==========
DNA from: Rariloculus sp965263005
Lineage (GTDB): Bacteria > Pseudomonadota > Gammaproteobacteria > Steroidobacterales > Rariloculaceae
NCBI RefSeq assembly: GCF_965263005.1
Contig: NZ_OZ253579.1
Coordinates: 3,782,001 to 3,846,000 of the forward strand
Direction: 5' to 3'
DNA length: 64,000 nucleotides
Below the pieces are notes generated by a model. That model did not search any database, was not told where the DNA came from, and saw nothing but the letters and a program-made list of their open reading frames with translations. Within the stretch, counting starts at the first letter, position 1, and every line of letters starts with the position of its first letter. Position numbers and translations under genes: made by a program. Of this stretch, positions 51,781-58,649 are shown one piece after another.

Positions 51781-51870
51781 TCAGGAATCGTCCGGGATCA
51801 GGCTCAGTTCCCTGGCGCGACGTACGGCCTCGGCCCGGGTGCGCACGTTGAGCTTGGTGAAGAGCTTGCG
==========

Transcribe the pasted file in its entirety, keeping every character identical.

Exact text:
DNA from: Rariloculus sp965263005
Lineage (GTDB): Bacteria > Pseudomonadota > Gammaproteobacteria > Steroidobacterales > Rariloculaceae
NCBI RefSeq assembly: GCF_965263005.1
Contig: NZ_OZ253579.1
Coordinates: 3,782,001 to 3,846,000 of the forward strand
Direction: 5' to 3'
DNA length: 64,000 nucleotides
Below the pieces are notes generated by a model. That model did not search any database, was not told where the DNA came from, and saw nothing but the letters and a program-made list of their open reading frames with translations. Within the stretch, counting starts at the first letter, position 1, and every line of letters starts with the position of its first letter. Position numbers and translations under genes: made by a program. Of this stretch, positions 51,781-58,649 are shown one piece after another.

Positions 51781-51870
51781 TCAGGAATCGTCCGGGATCA
51801 GGCTCAGTTCCCTGGCGCGACGTACGGCCTCGGCCCGGGTGCGCACGTTGAGCTTGGTGAAGAGCTTGCG